Budget Caps are not ideal, but they come in many different flavors, and most of them would be superior to the current bore-limited formula. MotoGP is almost useless, even in the best of times. The manufacturers are trying to get 250+ hp to the ground while achieving optimal grip balance with active suspension and aerodynamics. It's so far removed from street bikes, it's a bit laughable.

The only thing prototype racing provides anymore is rapid prototyping and performance simulation, but racing should be providing a third benefit. The manufacturers should be playing around with the combustion chamber and fuel delivery systems, trying to squeeze the last 1%-2% of thermal efficiency out of the fuel. This has a direct correlation to emissions regulations in the production market, and the engine specification can also have a direct connection to production sales. 

MotoGP doesn't provide this opportunity. Fuel pressures, injection techniques, valve-timing mechanisms, bore, stroke, displacement per cylinder, etc. are all tightly regulated. We arrived at this point because the manufacturers concocted a genuinely awful formula, and Dorna responded. Unfortunately, the 81mm formula merely moved the date of death back 20 years. A new formula is necessary. Something similar to what the MSMA wanted 15 years ago, but with much better financial benefits. 

"We arrived at this point because the manufacturers concocted a genuinely awful formula, and Dorna responded. A new formula is necessary. Something similar to what the MSMA wanted 15 years ago, "

I thought MSMA was the manufacturers? So what they concocted is no good but what they wanted 15 years ago (but didn't get?) would fix everything? IMHO MSMA is the problem, not the solution. Perhaps DORNA should try to get them to just produce engines and let the teams design/make/buy the rest? Kind of like MOTO2 but with any engine they like. No wings, no flaps, no electronic gimmickry = traction-control in the right wrist, ABS in the right hand, wheelie-control in the backside, etc.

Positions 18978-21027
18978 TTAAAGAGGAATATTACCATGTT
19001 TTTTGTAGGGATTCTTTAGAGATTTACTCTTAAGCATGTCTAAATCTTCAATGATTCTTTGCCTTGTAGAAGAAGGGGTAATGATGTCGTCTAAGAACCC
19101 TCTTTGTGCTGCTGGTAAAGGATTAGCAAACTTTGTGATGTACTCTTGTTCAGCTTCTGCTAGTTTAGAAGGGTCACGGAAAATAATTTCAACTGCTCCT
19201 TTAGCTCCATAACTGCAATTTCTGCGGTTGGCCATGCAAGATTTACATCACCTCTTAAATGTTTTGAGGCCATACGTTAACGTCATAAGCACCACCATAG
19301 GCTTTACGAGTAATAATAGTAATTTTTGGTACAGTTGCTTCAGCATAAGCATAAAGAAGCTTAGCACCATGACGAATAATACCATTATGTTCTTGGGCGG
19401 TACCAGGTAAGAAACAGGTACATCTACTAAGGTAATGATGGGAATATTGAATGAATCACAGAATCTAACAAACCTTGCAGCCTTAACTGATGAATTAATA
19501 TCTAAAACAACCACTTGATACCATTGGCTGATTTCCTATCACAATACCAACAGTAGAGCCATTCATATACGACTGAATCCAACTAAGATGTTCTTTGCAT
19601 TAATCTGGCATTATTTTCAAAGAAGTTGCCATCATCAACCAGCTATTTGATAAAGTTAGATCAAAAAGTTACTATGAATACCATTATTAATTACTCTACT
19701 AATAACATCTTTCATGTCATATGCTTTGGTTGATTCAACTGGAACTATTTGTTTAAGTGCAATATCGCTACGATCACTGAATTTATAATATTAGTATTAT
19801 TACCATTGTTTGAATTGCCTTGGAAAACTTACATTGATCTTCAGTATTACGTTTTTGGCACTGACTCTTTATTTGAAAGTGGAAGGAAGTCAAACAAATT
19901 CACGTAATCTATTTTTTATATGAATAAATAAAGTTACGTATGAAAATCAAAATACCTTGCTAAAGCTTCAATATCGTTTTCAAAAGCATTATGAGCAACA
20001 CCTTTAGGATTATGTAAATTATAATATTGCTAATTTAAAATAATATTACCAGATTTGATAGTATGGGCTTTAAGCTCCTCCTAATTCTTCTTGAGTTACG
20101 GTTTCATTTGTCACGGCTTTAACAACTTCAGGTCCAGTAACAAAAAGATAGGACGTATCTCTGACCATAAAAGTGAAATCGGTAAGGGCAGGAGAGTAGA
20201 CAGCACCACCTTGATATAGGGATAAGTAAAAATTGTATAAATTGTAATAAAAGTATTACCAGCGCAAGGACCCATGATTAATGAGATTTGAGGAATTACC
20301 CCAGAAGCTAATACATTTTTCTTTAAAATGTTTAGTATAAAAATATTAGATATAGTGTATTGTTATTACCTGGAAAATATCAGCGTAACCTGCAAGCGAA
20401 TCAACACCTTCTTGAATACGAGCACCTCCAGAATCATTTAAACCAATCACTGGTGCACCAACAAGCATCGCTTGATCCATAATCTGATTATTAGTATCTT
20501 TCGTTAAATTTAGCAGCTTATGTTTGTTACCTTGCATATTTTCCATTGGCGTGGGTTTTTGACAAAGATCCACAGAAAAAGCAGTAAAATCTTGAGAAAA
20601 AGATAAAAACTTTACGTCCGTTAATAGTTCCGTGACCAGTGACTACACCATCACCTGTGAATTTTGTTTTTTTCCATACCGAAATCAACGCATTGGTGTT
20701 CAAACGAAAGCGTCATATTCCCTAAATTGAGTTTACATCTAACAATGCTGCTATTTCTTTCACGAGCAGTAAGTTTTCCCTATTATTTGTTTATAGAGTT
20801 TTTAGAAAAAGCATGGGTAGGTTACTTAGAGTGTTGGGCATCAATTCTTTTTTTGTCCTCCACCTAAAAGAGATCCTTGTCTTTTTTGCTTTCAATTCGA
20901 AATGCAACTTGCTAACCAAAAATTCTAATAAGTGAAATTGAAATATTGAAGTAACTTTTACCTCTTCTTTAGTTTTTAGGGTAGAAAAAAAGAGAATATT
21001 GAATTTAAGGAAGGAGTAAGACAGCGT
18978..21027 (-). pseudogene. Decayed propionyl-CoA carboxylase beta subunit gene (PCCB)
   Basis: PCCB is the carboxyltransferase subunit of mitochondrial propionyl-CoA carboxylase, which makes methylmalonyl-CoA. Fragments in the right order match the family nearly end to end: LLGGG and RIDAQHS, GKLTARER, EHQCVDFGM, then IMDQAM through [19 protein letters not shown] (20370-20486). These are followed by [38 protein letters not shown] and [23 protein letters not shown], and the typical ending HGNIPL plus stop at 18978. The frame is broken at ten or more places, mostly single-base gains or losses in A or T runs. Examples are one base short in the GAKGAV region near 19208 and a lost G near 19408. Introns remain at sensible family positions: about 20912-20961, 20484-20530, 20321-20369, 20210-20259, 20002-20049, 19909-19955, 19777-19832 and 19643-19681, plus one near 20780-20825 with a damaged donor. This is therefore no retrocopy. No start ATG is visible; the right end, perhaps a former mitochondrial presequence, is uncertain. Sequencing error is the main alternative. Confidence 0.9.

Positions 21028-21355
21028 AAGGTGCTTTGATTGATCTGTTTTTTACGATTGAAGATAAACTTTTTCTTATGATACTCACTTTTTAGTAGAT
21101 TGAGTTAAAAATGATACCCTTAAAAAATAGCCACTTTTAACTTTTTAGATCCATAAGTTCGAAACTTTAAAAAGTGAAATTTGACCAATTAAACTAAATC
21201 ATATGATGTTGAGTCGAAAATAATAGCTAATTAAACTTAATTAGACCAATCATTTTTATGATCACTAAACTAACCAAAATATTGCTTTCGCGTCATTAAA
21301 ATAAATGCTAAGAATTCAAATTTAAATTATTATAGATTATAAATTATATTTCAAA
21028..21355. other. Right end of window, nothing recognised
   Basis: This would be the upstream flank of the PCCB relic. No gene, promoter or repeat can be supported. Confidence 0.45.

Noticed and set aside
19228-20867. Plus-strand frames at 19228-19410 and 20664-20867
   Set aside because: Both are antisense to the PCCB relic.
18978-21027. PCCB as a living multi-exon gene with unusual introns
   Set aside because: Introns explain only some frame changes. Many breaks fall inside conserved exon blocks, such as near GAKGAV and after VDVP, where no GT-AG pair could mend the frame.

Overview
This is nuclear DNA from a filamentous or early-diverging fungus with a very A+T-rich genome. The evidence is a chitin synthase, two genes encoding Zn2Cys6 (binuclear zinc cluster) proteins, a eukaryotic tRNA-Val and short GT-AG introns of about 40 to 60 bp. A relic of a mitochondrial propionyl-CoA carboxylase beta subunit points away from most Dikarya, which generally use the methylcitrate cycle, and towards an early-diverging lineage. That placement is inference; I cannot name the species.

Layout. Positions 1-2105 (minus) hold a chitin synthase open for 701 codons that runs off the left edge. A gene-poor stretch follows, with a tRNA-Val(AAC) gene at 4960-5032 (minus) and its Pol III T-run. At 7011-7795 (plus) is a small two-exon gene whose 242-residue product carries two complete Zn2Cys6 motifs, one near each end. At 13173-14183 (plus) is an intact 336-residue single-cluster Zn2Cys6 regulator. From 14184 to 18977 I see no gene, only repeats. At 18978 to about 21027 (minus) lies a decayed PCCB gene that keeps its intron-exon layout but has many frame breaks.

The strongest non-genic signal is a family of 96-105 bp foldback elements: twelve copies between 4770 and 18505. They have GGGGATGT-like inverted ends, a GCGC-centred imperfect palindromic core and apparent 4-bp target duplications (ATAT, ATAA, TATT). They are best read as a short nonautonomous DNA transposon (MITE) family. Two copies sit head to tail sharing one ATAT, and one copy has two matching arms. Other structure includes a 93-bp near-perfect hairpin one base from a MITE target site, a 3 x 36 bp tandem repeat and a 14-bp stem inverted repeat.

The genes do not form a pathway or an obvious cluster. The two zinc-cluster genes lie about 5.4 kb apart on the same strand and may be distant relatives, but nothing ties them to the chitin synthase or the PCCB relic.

It's about details and nuance. 

Fifteen years ago, the MSMA saw the writing on the wall. They knew emissions regulations were coming, and they wanted a formula that focused on fuel restriction. Unfortunately, the MSMA chose to regulate MotoGP via fuel capacity limitation. Not sure how such a ludicrous error was ratified, considering that we have the benefit of looking back at Group C endurance racing, but the outcome was inevitable. Huge sums of money would be spent simulating every track and then programming position specific electronics to use fuel or conserve fuel where it had the best impact on lap time. Furthermore, the tires would be redesigned for increasingly higher cornerspeeds to decrease lap time with less energy loss from braking. The bikes would not be slower. The engine speeds would definitely rise. The costs would spiral out of control. Hell would break loose. 

The MSMA had the right idea, but the wrong formula. Fuel capacity limitation is not the only way to limit fuel or control engine performance. F1, for instance, uses fuel flow limiting, which allows for more specificity than liters per race. A fuel flow formula would allow the manufacturers a great deal of leeway regarding cylinder design and combustion efficiency. This is useful for the production market. 

Dorna are using the formula for a different purpose. It appears they want to decouple MotoGP from the production market. So they make an 81mm 1000cc formula where many manufacturers can be competitive. They want to spectacle to raise revenues, and then somewhere down the line they would probably push for budget caps, such that commercial rights revenue cover the cost of competing and no one can pull a Suzuki. It's an entertaining show, but it does not generate enough revenue to keep GP cost neutral. Not even close. 

Many competing ideas and concepts

Well, that's all relative.

It's evidently not almost useless. It's a very successful international sporting series. In recent years it has produced arguably the most exciting, closest racing in history. Even in 2019, the year of Marquez's complete dominance, the field was full of battles. It's dangerous, yet weekend after weekend people get to watch riders doing this from every angle possible, super slow mo, 360 camera, multi-camera displays, heart rate monitors, John Malkovich etc. PI 2017 race actually happened without injury.

Or maybe from a technical point of view it's too restrictive or not related to street but most people don't care what's inside the 'black box'. Myself, I find the technical side interesting, I also love the history of the sport but when I'm watching a race I really don't think about it and it's been many a year since I spotted Roberts or Lawson on the grid. The fact is most people don't care about anything other than the action which their eyes convey on that day. For enjoying a sporting event, that's normal. MotoGP has been very successful, still is. Two bikes less.